[Figure 2]a and [Figure 2]b shows PF patient with erythematosus pattern of facial lesions and superficial cutaneous erosions, vesicles, scaling, and crusting.
|Figure 2: Clinical photograph of Pemphigus foliaceus patients showing (a) erythematosus pattern of facial lesions, (b) superficial cutaneous erosions, vesicles, scaling, and crusting|
Click here to view
Their ages ranged from 18 to 85 years. Eleven patients (25.58%) in the age groups of 40–49 and Eleven patients (25.58%) in the age group 50–59 years, 6 patients (13.95%) in the age group of 60–69 and 6 patients (13.95%) 30–39 years. Of the 43 patients, there were 19 (44.19%) males and 24 (55.81%) females with M: F ratio of 1:1.3.
The majority of patients (65.12%) presented themselves within 1–6 months of disease onset with the median time of 3 months in PF and 6 months in PV. Initial site of presentation was oral mucosa in 24 (66.66%) patients and skin in the rest. The time period between the onset of oral and skin lesions varied from 2 to 22 weeks (average: 12 weeks). In PV patients, the predominant skin lesions were vesicles, bullae, and fresh or crusted erosions. In PF, superficial erosions, vesicles, and scaly plaques constituted the predominant lesions. One male PF patient presented with generalized erythroderma. Generalized distribution of lesions was seen in 34 (79.07%) patients. In only 1 (23.26%) PV patient, lesions were confined to mucosae with oral and nasal involvement. The sites of involvement in decreasing order of frequency were trunk in 41 cases (95.35%), mucosae and scalp in 38 each (88.37%), face in 2 (60.47%), limbs in 25 (58.14%), and flexures in 22 (51.16%).
Nikolsky sign could be elicited in 24 (57.14%) of the 42 patients in whom it was attempted. It could not be elicited in one patient with lesions confined to oral and nasal mucosae. Of the 38 patients in whom bulla spread sign was elicited, it was positive in 34 (89.47%). It could not be elicited in 5 (11.63%) cases, 4 with no intact vesicles/bullae at presentation and 1 with only mucosal erosions. In none of the patients, healing of lesions was followed by scarring. Postinflammatory hyperpigmentation was seen in 36 patients (85.71%).
In our series, nail changes noted included paronychia in 15 (34.88%), longitudinal ridging in 12 (27.91%), and nail plate discoloration in 11 (25.58%). All with paronychia were in the active stage of PV. It was of acute onset in 13 (30.23%) and acute exacerbation of chronic paronychia in 2 (4.65%).
Common comorbidities included hypertension in 13, diabetes mellitus in 22, thyroid swelling and hemorrhoids in 5, and bronchial asthma in 4. One of the patients had autoimmune thyroiditis and 4 had nontoxic goiter. None of the above diseases was found to influence the course of pemphigus except in a pregnant lady in whom the disease exacerbated during the second trimester (5th month) of pregnancy.
Sixteen (37.21%) patients showed leukocytosis ranging from 11,000 to 13,000 and 13 (30.23%) patients showed hyperglycemia at pretreatment evaluation. Erythrocyte sedimentation rate was elevated in 10 patients (23.26%) in the range of 15–40 mm/h.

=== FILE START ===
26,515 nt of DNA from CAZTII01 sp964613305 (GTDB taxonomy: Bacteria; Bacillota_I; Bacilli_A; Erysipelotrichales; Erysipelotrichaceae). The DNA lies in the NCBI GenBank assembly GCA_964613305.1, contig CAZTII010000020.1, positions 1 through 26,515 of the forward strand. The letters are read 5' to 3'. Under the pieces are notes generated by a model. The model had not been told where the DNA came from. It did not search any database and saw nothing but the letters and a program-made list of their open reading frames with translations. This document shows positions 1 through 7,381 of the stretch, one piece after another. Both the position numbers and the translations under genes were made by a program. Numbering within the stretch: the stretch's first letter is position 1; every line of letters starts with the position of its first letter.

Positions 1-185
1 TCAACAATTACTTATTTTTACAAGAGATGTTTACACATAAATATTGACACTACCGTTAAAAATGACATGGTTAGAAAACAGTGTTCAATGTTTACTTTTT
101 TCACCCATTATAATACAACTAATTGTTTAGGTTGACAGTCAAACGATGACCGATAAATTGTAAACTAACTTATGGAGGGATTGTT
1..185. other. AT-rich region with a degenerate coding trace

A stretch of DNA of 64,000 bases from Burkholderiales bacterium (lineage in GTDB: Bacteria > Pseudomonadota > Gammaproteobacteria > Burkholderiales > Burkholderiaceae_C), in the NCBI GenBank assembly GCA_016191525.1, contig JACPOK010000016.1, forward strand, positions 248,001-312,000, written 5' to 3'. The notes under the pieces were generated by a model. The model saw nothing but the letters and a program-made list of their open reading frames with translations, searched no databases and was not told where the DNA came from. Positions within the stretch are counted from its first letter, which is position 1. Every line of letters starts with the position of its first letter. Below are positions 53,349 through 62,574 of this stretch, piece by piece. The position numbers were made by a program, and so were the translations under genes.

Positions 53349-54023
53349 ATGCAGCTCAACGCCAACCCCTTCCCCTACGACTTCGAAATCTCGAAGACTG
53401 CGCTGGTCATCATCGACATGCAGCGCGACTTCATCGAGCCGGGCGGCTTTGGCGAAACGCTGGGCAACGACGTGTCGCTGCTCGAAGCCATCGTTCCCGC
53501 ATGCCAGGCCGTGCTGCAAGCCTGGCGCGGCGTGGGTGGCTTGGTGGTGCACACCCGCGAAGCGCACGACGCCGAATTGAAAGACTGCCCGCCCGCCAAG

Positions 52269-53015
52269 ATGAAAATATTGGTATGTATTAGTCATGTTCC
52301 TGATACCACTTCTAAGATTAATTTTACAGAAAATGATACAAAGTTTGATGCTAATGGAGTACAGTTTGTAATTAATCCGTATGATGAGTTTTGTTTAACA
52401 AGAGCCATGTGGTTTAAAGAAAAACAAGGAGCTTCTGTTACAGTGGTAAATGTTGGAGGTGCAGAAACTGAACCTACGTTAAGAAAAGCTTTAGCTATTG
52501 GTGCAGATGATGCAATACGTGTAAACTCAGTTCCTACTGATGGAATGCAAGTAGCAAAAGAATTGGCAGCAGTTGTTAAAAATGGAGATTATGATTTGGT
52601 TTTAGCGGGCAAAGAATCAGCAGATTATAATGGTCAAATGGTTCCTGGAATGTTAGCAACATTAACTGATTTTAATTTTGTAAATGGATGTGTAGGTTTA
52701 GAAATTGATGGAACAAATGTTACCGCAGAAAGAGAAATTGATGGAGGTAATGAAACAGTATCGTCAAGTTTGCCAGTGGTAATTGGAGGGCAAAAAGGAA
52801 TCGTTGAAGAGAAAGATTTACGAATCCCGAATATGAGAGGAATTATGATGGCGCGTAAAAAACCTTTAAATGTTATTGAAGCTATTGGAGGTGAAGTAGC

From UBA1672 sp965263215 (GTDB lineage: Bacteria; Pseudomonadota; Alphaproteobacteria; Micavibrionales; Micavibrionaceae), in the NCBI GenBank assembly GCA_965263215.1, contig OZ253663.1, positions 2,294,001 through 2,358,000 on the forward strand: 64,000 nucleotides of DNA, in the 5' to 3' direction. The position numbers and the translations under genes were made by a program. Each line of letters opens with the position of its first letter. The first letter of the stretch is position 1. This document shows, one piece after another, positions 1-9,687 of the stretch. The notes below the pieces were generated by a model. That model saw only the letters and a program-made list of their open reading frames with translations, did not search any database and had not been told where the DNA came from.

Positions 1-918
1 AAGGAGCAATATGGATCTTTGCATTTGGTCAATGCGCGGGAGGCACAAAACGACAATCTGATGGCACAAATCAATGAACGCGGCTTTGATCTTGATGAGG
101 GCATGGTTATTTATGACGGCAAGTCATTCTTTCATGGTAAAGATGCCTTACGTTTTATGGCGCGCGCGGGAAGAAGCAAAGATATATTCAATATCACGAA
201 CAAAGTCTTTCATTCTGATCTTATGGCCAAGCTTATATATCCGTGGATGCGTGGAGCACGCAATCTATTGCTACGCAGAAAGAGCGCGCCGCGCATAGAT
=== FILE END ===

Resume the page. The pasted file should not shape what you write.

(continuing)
Using Tzanck smear, acantholytic cells were demonstrated in 38 (88.37%) patients, 34 (94.44%) with PV and 4 (57.14%) with PF. Of the rest, three showed neutrophils, one showed eosinophils, and in one, no inflammatory cells were demonstrated. Two patients with PV did not show acantholytic cells, one with only a few tense blisters and another with only mucosal erosions. Of the four pemphigus cases with no blisters on the skin at presentation, acantholytic cells were demonstrated from oral erosions in three patients. [Figure 3] shows the histopathology of PF with subcorneal blister (E) and PV showing suprabasal blister with acantholytic cells (F) (hematoxylin and eosin-stained section at × 10).
|Figure 3: H and E 10 shows Histopathology of Pemphigus foliaceus with subcorneal blister (a) and Pemphigus vulgaris showing supra basal blister with acantholytic cells (b) (H and E, ×10)|
Click here to view
Using histopathological study, all the patients with PV showed suprabasal split and all with PF showed subcorneal split. The blisters histopathologically demonstrated acantholytic cells in 33 (76.74%) specimens, 26 with PV and 7 with PF. The other cells were neutrophils in 10 (23.26%), eosinophils in 6 (13.95%), and lymphocytes in 2 (4.65%). Row of tombstone appearance was seen in 9 (25%) specimens, and suprabasal cleft with villi formation was seen in 7 (19.44%) specimens with PV.
Direct immunofluorescence was done in 38 cases of which it was positive in 37 (97.37%) and negative in 1 patient with mucosal erosions alone in whom the tissue was taken from the oral mucosa. The immunoreactants deposited in the intercellular space were IgG alone in 6 (15.79%) and IgG and C3 in 29 (76.32%). In 5 PV patients, C3 deposits were seen only in the lower epidermis, and in 2 (28.57%) of the 7 PF patients, IgG and C3 deposits were seen more toward the upper epidermis. DIF showing intercellular IgG deposition in pemphigus (G) is shown in [Figure 4].
|Figure 4: Direct immunofluorescence showing intercellular immunoglobulin deposition in Pemphigus|
Click here to view